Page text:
South Carolina Council on the Holocaust

“The work that the SC Council on the Holocaust does is so important for our students in South Carolina. Having a chance to discuss and reflect on the past gives students the tools to be better citizens for our future.”

--Molly Spearman, State Superintendent of Education

The Survivors' Stories -- A Virtual Library

TRUDE . . . .

Trude Describes the German Takeover

The day Hitler marched in, I was on my way to gym class. I wasn't allowed to go by myself. My parents always had somebody to go with me. The whole city was in an uproar because Austrians were going to vote on whether to be part of Germany or not. I did not see one swastika on the way. I saw signs, armbands, and many different-colored flags for the Communists, the Social Democrats, and other political parties. Everybody was yelling for their party.

A half an hour later when I came out of the class, the city was a sea of swastikas. Every building had a swastika flag. Every policeman pulled out a swastika armband. Everything else was gone. It was such a shock to go in without a swastika showing, and come out to go home and every synagogue was burning. When I got home, my father said, "Our passports are ready, let's go."

My mother said, "Are you crazy? What do you mean let's go? This is where we live. This is where we make our living. This is where our money is. When do we go, and what do we do, and how do we leave everything behind?"

I was going to high school at that time. From that day on I was never called on in class again. Then I had to quit. So at fifteen and a half my education ended. After that things changed very quickly. We had help in the house and she had to leave. Nobody under 45 that wasn't Jewish could work for a Jewish family. Then all the non-Jews who worked for us in our stores had to leave. We had Jewish young people who were our friends helping out in the store. They had nothing else to do.

The first thing that happened to me personally was that Austrian Nazis came to ask me to wash the streets with my mother. We went to a place where the Nazis had painted Stars of David near the offices of Jewish organizations. The Nazis had marked all businesses belonging to Jews . They told us to scrub off the paint.

Many neighborhood people stood watching. I knew a lot of them. I had grown up in that neighborhood. They all spoke to me, but I didn't say very much. I was afraid to say the wrong thing. Then all of a sudden the Austrian Nazis sent away all the other people and kept me there. I was a young girl, fifteen years old. They started surrounding me and touching me. Two German officers came up. They saw what was going on and they broke it up. I was very lucky. I went home and cried for 36 hours. I was very brave while it was going on, but I was very frightened.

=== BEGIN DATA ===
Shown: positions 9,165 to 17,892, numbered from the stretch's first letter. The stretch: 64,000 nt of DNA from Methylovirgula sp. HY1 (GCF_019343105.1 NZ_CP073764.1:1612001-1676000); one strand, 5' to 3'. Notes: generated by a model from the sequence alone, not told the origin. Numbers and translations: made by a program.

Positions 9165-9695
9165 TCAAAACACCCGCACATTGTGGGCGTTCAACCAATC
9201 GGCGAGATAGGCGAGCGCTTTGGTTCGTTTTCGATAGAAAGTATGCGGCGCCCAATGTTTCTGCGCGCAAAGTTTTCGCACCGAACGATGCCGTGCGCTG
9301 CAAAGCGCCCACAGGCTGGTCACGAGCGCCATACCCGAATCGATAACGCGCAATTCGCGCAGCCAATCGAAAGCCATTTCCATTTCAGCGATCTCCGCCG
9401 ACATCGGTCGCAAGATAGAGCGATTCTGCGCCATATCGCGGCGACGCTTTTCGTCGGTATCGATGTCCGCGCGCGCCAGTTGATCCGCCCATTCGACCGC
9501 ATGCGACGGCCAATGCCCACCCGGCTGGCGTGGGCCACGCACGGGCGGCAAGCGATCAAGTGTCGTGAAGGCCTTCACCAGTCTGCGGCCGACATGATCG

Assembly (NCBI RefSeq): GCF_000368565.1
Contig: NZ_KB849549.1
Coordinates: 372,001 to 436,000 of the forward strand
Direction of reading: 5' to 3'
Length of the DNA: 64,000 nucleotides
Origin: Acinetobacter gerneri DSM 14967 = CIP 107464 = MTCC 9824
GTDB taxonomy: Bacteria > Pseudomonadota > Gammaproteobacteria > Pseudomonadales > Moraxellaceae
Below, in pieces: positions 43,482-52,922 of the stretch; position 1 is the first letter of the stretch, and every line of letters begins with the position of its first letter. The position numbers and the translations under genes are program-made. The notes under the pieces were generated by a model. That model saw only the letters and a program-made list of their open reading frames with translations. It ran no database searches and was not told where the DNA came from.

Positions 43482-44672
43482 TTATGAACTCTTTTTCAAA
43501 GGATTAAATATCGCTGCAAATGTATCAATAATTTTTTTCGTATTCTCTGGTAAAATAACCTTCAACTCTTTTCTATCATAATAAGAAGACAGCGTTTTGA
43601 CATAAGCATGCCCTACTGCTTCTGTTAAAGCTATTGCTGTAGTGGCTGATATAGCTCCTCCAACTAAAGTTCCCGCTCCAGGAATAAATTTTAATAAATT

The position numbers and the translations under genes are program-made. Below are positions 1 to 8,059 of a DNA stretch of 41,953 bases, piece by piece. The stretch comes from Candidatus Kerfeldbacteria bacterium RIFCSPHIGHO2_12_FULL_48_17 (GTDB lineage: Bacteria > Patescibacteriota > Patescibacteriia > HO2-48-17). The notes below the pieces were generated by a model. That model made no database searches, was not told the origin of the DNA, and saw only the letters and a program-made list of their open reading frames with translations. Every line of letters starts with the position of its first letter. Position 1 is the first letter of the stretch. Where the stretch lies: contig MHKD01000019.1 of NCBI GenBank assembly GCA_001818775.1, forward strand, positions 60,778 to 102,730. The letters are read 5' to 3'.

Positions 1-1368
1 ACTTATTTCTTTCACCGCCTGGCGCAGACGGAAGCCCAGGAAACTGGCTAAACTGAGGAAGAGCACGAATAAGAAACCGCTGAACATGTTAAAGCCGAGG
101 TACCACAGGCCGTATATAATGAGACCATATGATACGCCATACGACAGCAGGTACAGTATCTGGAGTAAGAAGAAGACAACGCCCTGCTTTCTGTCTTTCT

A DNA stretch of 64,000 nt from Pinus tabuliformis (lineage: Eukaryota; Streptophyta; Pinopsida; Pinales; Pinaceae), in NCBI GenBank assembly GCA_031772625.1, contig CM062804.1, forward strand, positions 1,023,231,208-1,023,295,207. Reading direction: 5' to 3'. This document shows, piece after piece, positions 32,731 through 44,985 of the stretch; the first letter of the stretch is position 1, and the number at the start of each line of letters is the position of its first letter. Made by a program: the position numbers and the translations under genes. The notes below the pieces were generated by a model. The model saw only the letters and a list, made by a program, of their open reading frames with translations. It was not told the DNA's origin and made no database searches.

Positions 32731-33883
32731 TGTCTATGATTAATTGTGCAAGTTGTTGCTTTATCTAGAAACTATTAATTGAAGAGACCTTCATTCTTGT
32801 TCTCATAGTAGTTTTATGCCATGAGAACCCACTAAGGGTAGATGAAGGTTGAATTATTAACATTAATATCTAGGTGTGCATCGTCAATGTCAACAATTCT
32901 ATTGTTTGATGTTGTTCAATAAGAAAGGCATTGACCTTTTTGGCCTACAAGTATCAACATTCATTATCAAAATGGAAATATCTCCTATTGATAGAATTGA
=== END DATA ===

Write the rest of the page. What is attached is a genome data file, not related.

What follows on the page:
Trude in Austria

It was Kristallnacht and the Austrian supporters of the Nazis were given a free hand. They could do with the Jews as they wished. My father was still going to work at his store, but it was getting kind of dangerous for us. The Nazis supporters were robbing people. They were coming in and taking everything from Jews that they could. One day just after my father left for work, I got a call from a girlfriend. She said, "Don't let your father leave," and she hung up.

I didn't understand what she meant. All of a sudden my father came back. He said, "I'm lost. This is it. Austrian policemen are downstairs arresting people. I knew the man arresting me; I asked him if I could turn over my keys to the family."

He said, "OK, I'll wait for you."

My mother ran next door. A very elderly Jewish lady and her son were living there. She asked them to let my father hide there. They agreed. So my father went in there. When they came for him, my mother said, "He left this morning."

Then they went next door. They took the woman's son, but she didn't tell them that my father was there.

I went down to the street and called a cab. We all got in. My father hid in the bottom of the cab. The cab driver did not give him away. We went to our store. We went in and locked it from the inside. We stayed in there 28 hours without lights or toilets. Austrian Nazis came and knocked. We didn't move. Outside we heard a lot of shouting. We heard voices, but we didn't know what was going on. They were looking for my father and for a young man who was hiding with us.

We told ghost stories that night to make the time go by, and we slept on the store tables a bit. My girlfriend called us. We had a telephone, and she told us when it was over.

It wasn't that easy to come out because they had put a swastika seal on the keyhole of our store. We could see it when we looked out of the keyhole. If you tore a swastika, it was certain death. It was like defacing something. It was up to me to get us out without breaking the seal. I did it very carefully and gently.

We came back out. We survived that night, but it was a horrendous, horrendous night. A lot of Jewish people disappeared that night. They took away so many.